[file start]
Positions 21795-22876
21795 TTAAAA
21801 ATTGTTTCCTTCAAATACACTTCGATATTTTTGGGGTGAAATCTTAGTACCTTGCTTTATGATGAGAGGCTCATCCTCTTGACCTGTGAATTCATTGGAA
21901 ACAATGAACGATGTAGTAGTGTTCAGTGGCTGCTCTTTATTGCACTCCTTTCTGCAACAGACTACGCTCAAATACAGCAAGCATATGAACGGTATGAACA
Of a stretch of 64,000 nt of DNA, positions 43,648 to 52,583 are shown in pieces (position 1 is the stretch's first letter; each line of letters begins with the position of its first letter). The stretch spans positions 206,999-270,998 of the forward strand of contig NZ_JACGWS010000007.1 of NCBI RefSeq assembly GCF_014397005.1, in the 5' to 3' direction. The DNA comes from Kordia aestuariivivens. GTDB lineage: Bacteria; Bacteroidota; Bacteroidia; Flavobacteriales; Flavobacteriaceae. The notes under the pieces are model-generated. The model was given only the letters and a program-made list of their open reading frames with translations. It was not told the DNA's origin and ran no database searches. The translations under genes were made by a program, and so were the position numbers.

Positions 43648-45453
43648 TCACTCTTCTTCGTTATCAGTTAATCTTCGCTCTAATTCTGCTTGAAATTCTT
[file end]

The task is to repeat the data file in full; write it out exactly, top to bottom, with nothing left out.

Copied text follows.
Positions 21795-22876
21795 TTAAAA
21801 ATTGTTTCCTTCAAATACACTTCGATATTTTTGGGGTGAAATCTTAGTACCTTGCTTTATGATGAGAGGCTCATCCTCTTGACCTGTGAATTCATTGGAA
21901 ACAATGAACGATGTAGTAGTGTTCAGTGGCTGCTCTTTATTGCACTCCTTTCTGCAACAGACTACGCTCAAATACAGCAAGCATATGAACGGTATGAACA
Of a stretch of 64,000 nt of DNA, positions 43,648 to 52,583 are shown in pieces (position 1 is the stretch's first letter; each line of letters begins with the position of its first letter). The stretch spans positions 206,999-270,998 of the forward strand of contig NZ_JACGWS010000007.1 of NCBI RefSeq assembly GCF_014397005.1, in the 5' to 3' direction. The DNA comes from Kordia aestuariivivens. GTDB lineage: Bacteria; Bacteroidota; Bacteroidia; Flavobacteriales; Flavobacteriaceae. The notes under the pieces are model-generated. The model was given only the letters and a program-made list of their open reading frames with translations. It was not told the DNA's origin and ran no database searches. The translations under genes were made by a program, and so were the position numbers.

Positions 43648-45453
43648 TCACTCTTCTTCGTTATCAGTTAATCTTCGCTCTAATTCTGCTTGAAATTCTT